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exedio persistence

Persistence Framework for Java.

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Schema Trail

The exedio console gathers various runtime information around the framework, such as cache statistics, connection pool, jdbc driver etc. This trail highlights it's schema evolution capabilities. It assumes that you have already deployed the exedio console into your web application.

Contents

Inspection

You may want to know first, which database schema is created by the framework. Open up the Console in your browser, select the Tabulator Schema, and you will see something like this:

Console Screenshot 1

The example model used to create this screenshot contains two types Customer and Order. Lets say, type Customer looks like this:

public class Customer extends Item
{
   static final StringField email = new StringField().unique();
}

Now click on the table Customer to see the table details:

Console Screenshot 2

This shows you two columns:

Following the columns there are the details of database constraints set up by the framework, but we won't deal with them in this trail.

Modification

Let's say you want to add a new field to your type:

public class Customer extends Item
{
   static final StringField email = new StringField().unique();
   static final BooleanField blocked = new BooleanField();
}

If you want to adjust the database schema without loosing all your data, you have to issue some SQL like alter table Customer add column blocked integer. The framework can do that for you, but much more comfortable.

If you start up the new application containing the new field, the Schema looks like this:

Console Screenshot 3

The red color tells you, something is wrong with table Customer. Click on it for further details:

Console Screenshot 4

Again, the red color tells you, that something is wrong with column blocked. In fact it is just missing, as expected. At the end of the line there is a checkbox named create. Select it (already done in this screenshot) and push the button Apply further up the page. The next screen looks like this:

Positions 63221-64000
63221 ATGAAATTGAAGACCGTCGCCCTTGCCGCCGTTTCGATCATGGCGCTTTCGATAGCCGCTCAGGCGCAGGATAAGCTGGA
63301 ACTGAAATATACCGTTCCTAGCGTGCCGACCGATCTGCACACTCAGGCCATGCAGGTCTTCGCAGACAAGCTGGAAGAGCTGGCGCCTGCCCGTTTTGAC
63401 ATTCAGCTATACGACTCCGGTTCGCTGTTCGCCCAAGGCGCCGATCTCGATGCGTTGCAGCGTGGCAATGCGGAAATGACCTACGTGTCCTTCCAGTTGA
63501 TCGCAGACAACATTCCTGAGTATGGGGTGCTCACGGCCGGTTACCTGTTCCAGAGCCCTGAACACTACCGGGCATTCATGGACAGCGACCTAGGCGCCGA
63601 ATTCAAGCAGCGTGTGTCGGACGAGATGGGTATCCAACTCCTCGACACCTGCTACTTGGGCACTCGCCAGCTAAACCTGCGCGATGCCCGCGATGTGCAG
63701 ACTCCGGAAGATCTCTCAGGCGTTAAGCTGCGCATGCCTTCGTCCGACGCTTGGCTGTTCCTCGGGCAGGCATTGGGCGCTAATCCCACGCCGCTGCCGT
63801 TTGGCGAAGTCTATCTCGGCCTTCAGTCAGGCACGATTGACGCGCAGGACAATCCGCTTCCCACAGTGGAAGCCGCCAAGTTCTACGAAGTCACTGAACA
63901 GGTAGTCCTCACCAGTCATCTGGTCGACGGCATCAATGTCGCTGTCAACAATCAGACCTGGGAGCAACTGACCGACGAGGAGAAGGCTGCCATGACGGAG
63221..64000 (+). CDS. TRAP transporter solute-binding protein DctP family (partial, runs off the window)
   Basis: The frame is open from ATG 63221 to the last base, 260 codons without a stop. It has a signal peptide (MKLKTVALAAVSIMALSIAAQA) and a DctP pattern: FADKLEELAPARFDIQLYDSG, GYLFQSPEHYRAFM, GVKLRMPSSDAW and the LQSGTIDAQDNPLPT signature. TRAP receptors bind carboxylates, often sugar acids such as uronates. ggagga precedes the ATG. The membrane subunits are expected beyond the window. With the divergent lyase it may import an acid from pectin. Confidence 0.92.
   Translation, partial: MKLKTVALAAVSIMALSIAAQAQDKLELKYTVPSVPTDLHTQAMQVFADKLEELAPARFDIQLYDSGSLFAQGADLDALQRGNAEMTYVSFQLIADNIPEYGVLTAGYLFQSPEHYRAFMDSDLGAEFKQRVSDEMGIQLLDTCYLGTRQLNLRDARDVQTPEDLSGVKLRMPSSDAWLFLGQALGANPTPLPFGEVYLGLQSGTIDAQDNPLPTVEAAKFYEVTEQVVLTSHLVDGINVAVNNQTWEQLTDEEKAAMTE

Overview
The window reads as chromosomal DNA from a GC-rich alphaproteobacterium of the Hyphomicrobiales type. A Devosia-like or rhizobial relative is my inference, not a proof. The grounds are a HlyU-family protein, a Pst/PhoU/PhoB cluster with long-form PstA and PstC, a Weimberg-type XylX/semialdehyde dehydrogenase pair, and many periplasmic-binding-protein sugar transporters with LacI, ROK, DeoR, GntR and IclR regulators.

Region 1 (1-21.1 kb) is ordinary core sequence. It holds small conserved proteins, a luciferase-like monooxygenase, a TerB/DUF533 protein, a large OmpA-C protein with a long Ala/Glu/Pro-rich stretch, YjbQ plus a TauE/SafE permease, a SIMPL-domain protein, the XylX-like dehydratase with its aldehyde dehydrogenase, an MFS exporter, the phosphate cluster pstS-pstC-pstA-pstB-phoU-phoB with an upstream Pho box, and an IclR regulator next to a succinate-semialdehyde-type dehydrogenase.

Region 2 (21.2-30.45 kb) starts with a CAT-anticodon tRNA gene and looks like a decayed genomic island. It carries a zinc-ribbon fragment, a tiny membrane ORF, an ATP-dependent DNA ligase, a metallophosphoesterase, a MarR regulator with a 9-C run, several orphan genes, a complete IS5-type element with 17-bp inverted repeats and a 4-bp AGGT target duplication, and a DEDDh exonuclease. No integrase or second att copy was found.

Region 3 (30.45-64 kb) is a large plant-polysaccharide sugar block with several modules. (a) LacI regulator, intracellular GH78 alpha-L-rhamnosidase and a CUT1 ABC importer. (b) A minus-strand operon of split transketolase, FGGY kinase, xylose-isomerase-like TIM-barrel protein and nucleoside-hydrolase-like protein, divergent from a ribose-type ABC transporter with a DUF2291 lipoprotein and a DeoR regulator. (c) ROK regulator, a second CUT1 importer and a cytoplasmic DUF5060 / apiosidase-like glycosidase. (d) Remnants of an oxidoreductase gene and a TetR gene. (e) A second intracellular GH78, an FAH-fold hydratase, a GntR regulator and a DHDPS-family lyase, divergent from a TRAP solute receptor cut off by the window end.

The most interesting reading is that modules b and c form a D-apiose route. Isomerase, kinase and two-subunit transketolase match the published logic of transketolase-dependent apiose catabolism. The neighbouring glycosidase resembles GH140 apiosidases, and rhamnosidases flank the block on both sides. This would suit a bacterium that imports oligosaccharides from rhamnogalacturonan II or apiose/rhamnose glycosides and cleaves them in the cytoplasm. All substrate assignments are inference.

Console Screenshot 5

Column blocked does exist now, and therefore the red background turned to green. On the same page the sql statement sent to the database is logged:

Console Screenshot 5a

In a similar way you may deal with dropped columns, changed column types, new tables, changed constraints etc. It's recommended to check for red color in the Schema tab, whenever deploying a new version of your application on an existing database schema. If everything is green, then there is a very little chance, that application and database schema don't fit to each other.

Revision

Now that you have some sql for revising your database to the new application version, you may want to reuse it for two purposes:

With Revisions both is achieved easily. All you have to do is to register the sql command at the model of your application. The model currently looks like this:

static final Model model = new Model(
   Customer.TYPE,
   Order.TYPE);

Now insert a list of revisions with the first revision containing your sql command:

static final Model model = new Model(
   new Revisions(
      new Revision(1, "add flag blocked to customer",
         "alter table Customer add column blocked integer")
   ),
   Customer.TYPE,
   Order.TYPE);

So your sql command is executed, whenever your application starts up on a database, where revision 1 has not yet been applied. So this happens both on the systems of your coworkers and on the production system as well without any further action needed.

Of course you can have more than one revision, and each revision can consist of more than one sql command. Below the date of last modification is added to both types:

static final Model model = new Model(
   new Revisions(
      new Revision(2, "log last modification",
         "alter table Customer add column lastModified date",
         "alter table Order add column lastModified date"),
      new Revision(1, "add flag blocked to customer",
         "alter table Customer add column blocked integer")
   ),
   Customer.TYPE,
   Order.TYPE);

However, before you really can start with revisions, you have to do two one-time preparations:

  1. Make sure, that Model.revise() is called before you use the application. This method actually executes the sql commands when necessary. The best place for this call is immediately after connecting. If you already use the CopeFilter, you don't have do do anything, the filter calls Model.revise() for you.
  2. exedio persistence stores the information about revisions already applied to the database schema in an extra table named 'while'. Create this table with the exedio console, and make sure, this is done on the production system and the systems of your coworkers as well. It will be the last time, you have to do something like this manually.
exedio console also shows information about revisions and their execution on the database currently used.

Further Reading

After having a look at the exedio console, you may want to go back to exedio persistence itself.